My Necessary Death

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This is a bit of a knock-off from the Bible Study I’ve been having with the military wives here. Technically, the subject is parenting, but I’ve found that I can’t talk about true Biblical parenting without bringing out one important concept – death, and how it is necessary! Sounds weird, but I think you’ll see what I mean…

It was a bittersweet moment, and I knew it would be. When I said goodbye to my daughter and she turned to go into the airport, I knew it would be for a long time – perhaps for good. I smiled on the outside, but cried like a baby on the inside.

Since then, she’s had her struggles, her ups and downs, and I strain at the temptation to jump into the van and drive the thousand miles to comfort her, to hold her hand, to pray with her. But I can’t now. All I can do is try to give comforting words over the phone, and pray…and pray, and pray.

Every time a child leaves home, a part of me dies.

When I began having children, I knew it would be this way eventually…but I didn’t know it would be THIS way. I knew that having a family would require death to myself, but I didn’t expect a thousand deaths. I didn’t expect the daily internal turmoil that I face with every sunrise. And having a large family simply amplifies the pain.

Jesus spoke time after time of the necessity for death to occur, to give place to new life.

Luke 9:22-24 23 “And he said to them all, If any man will come after me, let him deny himself, and take up his cross daily, and follow me.
24For whosoever will save his life shall lose it: but whosoever will lose his life for my sake, the same shall save it.

I’ve spent many a sleepless night, wondering why it seems death must be so dramatic, so final. But when the Lord kindly gives me a glimpse of the new life that comes forth, I realize that without this death, there would be no life, and life is what I want. Yes, life is what I NEED.

My mind goes back to the labor room, the delivery, and the bleary-eyed first months of my daughter’s introduction to our home, and I realize that it’s been death all along that’s given birth to new life. The endless hours of potty training, the struggle to learn phonics and the never-ending task of learning times tables sap my mental energy, weary the body, and dull the emotions. A few insistent gray hairs raise their flag to memorialize my struggle.

But it is necessary that a part of me die, that she could grow and have the fulness of her life.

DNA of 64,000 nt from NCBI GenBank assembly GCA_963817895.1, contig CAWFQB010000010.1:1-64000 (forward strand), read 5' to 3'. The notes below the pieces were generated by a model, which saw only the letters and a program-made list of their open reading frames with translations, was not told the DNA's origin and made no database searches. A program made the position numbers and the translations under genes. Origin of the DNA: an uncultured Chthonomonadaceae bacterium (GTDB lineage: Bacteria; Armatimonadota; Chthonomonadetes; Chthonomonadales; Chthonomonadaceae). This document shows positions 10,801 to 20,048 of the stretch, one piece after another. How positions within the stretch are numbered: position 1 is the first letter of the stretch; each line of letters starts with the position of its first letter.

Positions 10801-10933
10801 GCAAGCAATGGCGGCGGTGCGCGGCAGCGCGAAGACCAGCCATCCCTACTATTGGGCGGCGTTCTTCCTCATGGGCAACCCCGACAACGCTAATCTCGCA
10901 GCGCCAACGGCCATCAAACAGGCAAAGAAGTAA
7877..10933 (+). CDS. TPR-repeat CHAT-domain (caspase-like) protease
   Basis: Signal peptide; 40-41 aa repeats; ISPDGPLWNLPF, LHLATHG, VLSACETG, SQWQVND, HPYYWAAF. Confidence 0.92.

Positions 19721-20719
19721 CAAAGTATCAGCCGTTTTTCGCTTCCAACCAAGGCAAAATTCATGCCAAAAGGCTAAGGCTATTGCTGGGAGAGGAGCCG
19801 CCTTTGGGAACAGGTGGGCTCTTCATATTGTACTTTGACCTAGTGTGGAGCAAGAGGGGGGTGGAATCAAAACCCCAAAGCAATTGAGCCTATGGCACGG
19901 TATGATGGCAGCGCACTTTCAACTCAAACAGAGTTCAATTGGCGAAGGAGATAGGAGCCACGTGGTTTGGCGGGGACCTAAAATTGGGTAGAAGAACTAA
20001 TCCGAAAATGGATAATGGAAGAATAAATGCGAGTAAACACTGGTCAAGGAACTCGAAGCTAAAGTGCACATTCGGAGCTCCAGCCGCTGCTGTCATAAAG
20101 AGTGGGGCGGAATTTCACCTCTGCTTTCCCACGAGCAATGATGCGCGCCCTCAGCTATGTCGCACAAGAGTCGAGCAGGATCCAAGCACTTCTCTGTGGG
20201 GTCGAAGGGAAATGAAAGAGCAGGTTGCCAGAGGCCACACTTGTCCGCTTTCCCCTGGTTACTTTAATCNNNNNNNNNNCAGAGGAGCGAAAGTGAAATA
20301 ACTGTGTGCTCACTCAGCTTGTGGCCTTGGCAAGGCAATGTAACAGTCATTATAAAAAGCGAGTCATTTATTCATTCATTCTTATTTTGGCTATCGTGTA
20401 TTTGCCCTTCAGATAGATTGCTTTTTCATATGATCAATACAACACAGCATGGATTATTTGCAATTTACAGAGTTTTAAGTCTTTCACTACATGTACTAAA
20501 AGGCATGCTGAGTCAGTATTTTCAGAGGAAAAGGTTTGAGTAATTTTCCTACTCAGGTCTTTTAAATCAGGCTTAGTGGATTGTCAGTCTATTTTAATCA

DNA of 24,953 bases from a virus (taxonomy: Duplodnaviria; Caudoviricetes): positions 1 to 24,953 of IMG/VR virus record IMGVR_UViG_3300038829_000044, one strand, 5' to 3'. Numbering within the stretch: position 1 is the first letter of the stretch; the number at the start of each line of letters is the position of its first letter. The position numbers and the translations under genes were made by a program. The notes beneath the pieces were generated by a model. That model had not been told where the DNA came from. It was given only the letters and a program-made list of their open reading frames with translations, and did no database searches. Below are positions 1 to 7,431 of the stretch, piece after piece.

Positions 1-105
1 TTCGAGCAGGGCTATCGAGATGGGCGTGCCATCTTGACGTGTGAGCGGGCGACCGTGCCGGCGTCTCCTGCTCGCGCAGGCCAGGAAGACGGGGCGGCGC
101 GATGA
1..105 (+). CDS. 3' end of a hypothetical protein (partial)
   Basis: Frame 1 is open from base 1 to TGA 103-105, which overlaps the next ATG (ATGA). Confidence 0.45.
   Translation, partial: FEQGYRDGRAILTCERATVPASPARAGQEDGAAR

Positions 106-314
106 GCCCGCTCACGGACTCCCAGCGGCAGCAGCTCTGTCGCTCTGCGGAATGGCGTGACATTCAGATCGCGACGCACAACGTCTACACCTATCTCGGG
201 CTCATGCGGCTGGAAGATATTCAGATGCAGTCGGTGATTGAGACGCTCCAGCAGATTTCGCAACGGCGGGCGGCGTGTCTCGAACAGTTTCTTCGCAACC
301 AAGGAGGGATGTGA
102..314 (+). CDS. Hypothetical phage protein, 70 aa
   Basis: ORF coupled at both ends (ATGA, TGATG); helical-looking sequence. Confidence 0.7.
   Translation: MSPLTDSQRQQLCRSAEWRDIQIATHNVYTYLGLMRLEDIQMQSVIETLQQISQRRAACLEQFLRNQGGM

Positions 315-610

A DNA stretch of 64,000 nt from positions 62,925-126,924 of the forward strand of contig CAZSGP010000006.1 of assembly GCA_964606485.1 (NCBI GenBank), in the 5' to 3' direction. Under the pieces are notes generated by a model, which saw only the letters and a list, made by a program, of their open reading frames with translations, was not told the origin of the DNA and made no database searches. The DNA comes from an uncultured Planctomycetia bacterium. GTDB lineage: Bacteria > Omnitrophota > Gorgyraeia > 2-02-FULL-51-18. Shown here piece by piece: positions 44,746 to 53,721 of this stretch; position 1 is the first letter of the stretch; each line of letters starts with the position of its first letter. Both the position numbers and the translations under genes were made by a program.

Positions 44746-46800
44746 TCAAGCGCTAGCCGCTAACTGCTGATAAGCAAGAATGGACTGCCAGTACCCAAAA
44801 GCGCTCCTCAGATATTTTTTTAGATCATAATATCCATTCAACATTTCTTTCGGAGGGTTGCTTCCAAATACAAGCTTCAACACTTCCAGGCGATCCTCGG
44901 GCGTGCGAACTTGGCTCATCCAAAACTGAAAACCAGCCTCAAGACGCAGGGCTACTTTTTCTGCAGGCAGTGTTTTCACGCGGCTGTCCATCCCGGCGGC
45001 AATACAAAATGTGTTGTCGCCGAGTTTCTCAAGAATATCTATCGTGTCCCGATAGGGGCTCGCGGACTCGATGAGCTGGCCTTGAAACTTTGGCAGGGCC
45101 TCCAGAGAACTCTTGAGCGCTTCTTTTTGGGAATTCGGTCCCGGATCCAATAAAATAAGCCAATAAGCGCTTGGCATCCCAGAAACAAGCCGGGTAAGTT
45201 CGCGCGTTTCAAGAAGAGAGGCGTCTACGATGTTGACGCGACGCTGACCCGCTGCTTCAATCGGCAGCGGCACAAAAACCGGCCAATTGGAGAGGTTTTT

Death is always dogging my heels, but life is right behind. And life, like a precious waterfall, comes down from the Lord in His gracious kindness, His wonderful mercy.

And so I embrace death, as it is the necessary path to life. Like Christ’s death for me provided new life, my personal death to myself and to my own control of my life brings ever-widening blissful goodness from the Hand of God. He shows me His Heart, and I see His own personal death on the Cross as a means of new life. To embrace His cross, to embrace His death, and to take up my own cross and die my own living sacrificial death is to embrace life, love, and eternity.

Lord, help me learn to die well…daily… so that I can live well, and glorify You.

Maybe you know what it’s like to die to yourself, and you’ve seen the new love that comes as a result. Tell us about it! We’d love to hear your stories!

Linking up with: Monday: Moms the Word, Tuesday: Titus Two Tuesdays, The TimeWarp Wife, Messy Marriage Wednesday: To Love Honor and Vacuum

2 comments

  1. Andrew Budek-Schmeisser says:

    Perhaps my comment will be a mite too literal; I am actually dying.

    And yes, love does grow from that fell space. I find that I want my wife to move on and remarry; to find new love, and not to let the remainder of her life become a monument to our marriage, and my life.

  2. bluecottonmemory says:

    Your post reminds me of Galadrial’s speech in the Lord of the Rings when she says, ““I pass the test”, she said. “I will diminish, and go into the West and remain Galadriel.” – letting go of our children feels like that sometimes.

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